However, in France we have to wait until rhubarb season, between April and June. I'm always a bit disappointed; somehow the rhubarb we find in most Parisian markets tends to be so green.
What Brings out the Flavour of Rhubarb?
Our family loves rhubarb - our sweet neighbours like it less and give away much of their garden's crop. Probably because it's particularly green and they haven't tried this trick to bring out its flavour.
If your rhubarb is green, turn it a beautiful pinkish red colour naturally.
So while cooking your rhubarb, infuse it with dried hibiscus flowers (Carcadet), or a hibiscus red fruit teabag.
First obtain a syrup. Macerate the rhubarb chunks in sugar for 2-3 hours (or overnight). As rhubarb contains so much water, there's no need to add any water.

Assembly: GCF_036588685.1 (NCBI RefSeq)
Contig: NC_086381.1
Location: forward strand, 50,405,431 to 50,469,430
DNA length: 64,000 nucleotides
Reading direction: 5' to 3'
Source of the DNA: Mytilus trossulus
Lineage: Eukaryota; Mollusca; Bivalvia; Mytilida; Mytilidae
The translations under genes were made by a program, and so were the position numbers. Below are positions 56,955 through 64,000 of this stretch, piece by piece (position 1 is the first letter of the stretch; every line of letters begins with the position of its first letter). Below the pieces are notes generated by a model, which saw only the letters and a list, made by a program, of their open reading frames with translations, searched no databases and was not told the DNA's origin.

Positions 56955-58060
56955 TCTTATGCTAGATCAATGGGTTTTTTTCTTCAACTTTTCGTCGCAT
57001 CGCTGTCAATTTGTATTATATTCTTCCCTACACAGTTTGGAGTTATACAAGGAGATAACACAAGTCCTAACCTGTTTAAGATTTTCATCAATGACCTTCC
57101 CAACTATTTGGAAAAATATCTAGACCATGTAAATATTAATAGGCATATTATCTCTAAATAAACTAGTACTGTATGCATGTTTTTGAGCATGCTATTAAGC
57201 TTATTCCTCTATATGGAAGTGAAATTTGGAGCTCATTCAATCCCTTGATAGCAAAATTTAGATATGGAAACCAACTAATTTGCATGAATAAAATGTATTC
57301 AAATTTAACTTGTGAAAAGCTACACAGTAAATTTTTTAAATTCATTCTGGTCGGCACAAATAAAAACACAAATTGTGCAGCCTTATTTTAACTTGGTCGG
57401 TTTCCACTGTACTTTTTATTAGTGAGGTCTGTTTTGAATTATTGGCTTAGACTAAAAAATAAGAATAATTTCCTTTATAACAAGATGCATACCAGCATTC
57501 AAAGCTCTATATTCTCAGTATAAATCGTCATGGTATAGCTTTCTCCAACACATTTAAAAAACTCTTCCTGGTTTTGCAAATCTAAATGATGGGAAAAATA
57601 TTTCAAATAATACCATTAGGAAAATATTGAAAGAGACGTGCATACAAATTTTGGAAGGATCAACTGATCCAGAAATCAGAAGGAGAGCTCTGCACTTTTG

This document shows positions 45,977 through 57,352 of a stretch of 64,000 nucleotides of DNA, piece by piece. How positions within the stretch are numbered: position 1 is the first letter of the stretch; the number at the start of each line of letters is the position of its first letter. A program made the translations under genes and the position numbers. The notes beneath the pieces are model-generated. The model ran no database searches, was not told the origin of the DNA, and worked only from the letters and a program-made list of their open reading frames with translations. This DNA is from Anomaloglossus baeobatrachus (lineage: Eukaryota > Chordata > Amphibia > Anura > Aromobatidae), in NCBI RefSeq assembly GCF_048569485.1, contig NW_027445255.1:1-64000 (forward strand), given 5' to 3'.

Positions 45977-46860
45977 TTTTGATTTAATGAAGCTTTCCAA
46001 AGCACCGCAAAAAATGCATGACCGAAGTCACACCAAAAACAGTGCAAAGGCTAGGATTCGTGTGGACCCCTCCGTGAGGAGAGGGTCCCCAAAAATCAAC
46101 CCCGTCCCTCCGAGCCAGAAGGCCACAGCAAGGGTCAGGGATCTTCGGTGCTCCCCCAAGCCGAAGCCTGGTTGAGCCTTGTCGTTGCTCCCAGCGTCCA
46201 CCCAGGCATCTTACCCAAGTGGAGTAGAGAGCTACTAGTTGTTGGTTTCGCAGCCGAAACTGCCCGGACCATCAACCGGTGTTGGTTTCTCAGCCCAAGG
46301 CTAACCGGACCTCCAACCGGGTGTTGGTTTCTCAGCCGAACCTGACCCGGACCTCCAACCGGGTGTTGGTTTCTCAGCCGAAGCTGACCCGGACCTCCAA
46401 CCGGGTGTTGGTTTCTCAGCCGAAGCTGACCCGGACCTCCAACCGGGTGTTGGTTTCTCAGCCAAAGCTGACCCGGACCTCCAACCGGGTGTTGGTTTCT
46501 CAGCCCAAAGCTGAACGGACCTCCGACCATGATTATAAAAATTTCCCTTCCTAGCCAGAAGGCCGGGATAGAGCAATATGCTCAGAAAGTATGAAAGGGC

Sieve the natural syrup from the rhubarb, infuse with dried hibiscus or a teabag infusion while reducing, then cook the rhubarb in the reduced syrup for 10 minutes.
Teabags come in so many choices these days - many in the form of detox infusions, usually with the addition of rose or rosehip and berries. It's a perfect flavour match with rhubarb!
Should I Peel Rhubarb Before Stewing?
There's no need to peel rhubarb. It all depends on the quality and size of your stalks. If they are thin, then just chop up and use as is.
If your rhubarb is thick and as you cut into chunks, it has loose strings, then go ahead and peel these bits off.
How Long Does Rhubarb Compote Last?
This compote keeps well in the fridge, sealed in jam jars and lasts for up to 10 days.
Otherwise compote freezes well too. Freezing compote is perfect for that luxury winter moment when you need a dose of rhubarb or berries with that extra touch of hibiscus and rose.